Saint Brigid Religious Education
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Holy Days

Trinity Sunday ~ Sunday after Pentecost

Trinity Sunday, officially "The Solemnity of the Most Holy Trinity," is one of the few feasts of the Christian Year that celebrates a reality and doctrine rather than an event or person. On Trinity Sunday we remember and honor the eternal God: the Father, the Son, and the Holy Spirit. Trinity Sunday is celebrated the Sunday after Pentecost, and lasts only one day, which is symbolic of the unity of the Trinity.

The Trinity is one of the most fascinating and controversial Christian dogmas. The Trinity is a mystery. By mystery the Church does not mean a riddle, but rather the Trinity is a reality above our human comprehension that we may begin to grasp, but ultimately must know through worship, symbol, and faith. It has been said that mystery is not a wall to run up against, but an ocean in which to swim.

The Trinity is best described in the Nicene Creed. Essentially the Trinity is the belief that God is one in essence, but distinct in person. Don't let the word "person" fool you. The persons of the Trinity are three human persons. Therefore we believe that the Father, the Son, and the Holy Spirit are somehow distinct from one another (not divided though), yet completely united in will and essence. How can this be? Well, think of the sight of two eyes. The eyes are distinct, yet one and undivided in their sight.

The Son is said to be eternally begotten of the Father, while the Holy Spirit is said to proceed from the Father through the Son. Each member of the Trinity interpenetrates one another, and each has distinct roles in creation and redemption, which is called the Divine economy. For instance, God the Father created the world through the Son and the Holy Spirit hovered over the waters at creation.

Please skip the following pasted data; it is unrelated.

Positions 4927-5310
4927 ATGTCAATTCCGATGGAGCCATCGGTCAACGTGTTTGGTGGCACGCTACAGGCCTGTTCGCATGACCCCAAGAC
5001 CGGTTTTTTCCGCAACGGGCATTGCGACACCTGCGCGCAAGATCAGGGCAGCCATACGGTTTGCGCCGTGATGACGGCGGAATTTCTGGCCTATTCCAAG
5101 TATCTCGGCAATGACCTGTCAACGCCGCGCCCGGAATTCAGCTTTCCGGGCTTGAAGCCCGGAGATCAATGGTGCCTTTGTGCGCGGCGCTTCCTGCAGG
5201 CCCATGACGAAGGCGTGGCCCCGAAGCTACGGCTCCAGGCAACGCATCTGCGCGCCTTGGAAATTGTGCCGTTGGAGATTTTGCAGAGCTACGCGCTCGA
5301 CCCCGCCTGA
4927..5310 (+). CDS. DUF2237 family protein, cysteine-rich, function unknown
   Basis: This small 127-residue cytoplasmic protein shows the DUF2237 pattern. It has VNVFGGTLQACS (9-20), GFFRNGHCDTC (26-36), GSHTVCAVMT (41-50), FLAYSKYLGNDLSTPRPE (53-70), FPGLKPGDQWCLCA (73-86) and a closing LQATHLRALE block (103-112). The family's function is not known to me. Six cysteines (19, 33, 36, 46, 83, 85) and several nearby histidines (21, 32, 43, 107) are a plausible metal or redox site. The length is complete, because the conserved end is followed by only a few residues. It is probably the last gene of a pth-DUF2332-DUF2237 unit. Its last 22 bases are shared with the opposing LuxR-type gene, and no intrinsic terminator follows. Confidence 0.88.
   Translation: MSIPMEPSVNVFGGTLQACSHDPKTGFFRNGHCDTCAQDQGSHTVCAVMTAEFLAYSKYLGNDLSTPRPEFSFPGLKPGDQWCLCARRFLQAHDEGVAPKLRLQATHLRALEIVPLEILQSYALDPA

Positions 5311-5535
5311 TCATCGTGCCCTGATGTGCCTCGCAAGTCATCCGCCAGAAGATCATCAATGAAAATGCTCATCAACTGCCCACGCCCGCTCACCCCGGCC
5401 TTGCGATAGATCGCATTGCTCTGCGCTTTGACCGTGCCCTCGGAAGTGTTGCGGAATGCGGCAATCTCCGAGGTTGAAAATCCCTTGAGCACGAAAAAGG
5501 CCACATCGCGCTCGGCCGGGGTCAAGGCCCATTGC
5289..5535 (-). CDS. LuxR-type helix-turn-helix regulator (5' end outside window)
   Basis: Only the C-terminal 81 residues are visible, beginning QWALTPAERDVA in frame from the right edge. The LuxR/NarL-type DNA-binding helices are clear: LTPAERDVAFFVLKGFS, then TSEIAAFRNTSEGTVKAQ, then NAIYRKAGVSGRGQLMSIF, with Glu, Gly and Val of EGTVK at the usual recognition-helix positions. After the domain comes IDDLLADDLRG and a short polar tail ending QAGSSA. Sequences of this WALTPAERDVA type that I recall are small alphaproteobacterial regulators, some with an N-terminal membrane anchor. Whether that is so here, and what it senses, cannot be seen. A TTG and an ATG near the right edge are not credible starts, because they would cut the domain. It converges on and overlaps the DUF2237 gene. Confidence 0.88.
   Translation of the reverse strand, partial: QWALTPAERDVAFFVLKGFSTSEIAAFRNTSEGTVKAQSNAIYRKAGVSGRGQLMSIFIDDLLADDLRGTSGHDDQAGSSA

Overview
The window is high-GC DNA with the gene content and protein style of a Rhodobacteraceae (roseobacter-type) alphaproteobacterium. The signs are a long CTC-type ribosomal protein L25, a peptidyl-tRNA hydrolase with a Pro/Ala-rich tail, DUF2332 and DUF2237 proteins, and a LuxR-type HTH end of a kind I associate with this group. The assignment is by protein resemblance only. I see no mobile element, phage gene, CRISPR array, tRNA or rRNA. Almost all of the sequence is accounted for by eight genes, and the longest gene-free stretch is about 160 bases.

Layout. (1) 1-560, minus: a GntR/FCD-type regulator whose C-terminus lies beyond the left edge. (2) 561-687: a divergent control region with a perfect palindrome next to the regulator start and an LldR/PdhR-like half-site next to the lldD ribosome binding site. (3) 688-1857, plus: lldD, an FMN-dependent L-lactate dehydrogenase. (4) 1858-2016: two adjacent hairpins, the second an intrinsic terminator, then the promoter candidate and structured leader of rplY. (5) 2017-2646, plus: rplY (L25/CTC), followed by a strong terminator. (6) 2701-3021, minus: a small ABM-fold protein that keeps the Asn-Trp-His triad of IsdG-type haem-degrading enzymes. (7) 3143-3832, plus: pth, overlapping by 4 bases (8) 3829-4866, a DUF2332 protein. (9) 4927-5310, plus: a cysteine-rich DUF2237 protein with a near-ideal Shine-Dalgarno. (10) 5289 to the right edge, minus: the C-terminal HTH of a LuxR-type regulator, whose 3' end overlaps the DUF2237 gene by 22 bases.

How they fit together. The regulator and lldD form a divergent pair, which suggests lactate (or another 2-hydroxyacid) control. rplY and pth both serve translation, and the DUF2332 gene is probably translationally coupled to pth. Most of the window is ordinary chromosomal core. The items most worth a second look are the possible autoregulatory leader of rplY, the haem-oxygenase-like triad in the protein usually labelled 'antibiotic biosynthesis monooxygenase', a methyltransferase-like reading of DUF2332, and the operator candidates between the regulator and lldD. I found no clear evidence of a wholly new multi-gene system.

The Nicene definition of the Trinity developed over time, based on Scripture and Tradition. The Scriptures call the Father, the Son, and the Holy Spirit "God," yet the three are also clearly distinct.  The Church has been celebrating the Trinity in its life and worship since the earliest days of the Church. The earliest known liturgies (including those contained in the Apostolic Tradition of Hippolytus) include many references to the persons of the Trinity, including prayers that end with doxologies.

Over time, and with the aid of the Holy Spirit, the Church reflected on the implications of God's nature, and even began using the word Trinity by the middle of the 2nd century to describe the relationship between the Father, Son, and Spirit. When in the 4th century a presbyter named Arius denied the Father and Son were both true God and co-eternal, his bishop Alexander of Alexandria challenged him and deposed him. Eventually the Arian controversy spread, and the emperor Constantine, newly fascinated with Christianity, convened a council of bishops in AD 325 in Nicaea to deal with Arianism. It is there that the Church drew up the beginnings of the current Nicene Creed. In the latter half of the 4th century the Church dealt with those who specifically denied the divinity of the Holy Spirit, adding more text to the creed.

Nonetheless, there was no general feast of the Trinity in the early Church. Over time, dioceses and churches began celebrating feasts of the Trinity locally.  Early dates of the localized feasts include the first Sunday after Pentecost, or the first Sunday before Advent. Both placements have symbolic value. The post-Pentecost date celebrates the Trinity as the final celebration of the Church Year, after Christ's resurrection, ascension, and the descent of the Holy Spirit at Pentecost. The pre-Advent date, no longer observed, began the Church Year with the celebration of the Trinity, the source of all creation. Both show the importance of the Trinity as the foundation, beginning and end, of Christian belief and experience. Pope John XXII established the feast day for universal observance in the Western Church in AD 1334 on the present date.

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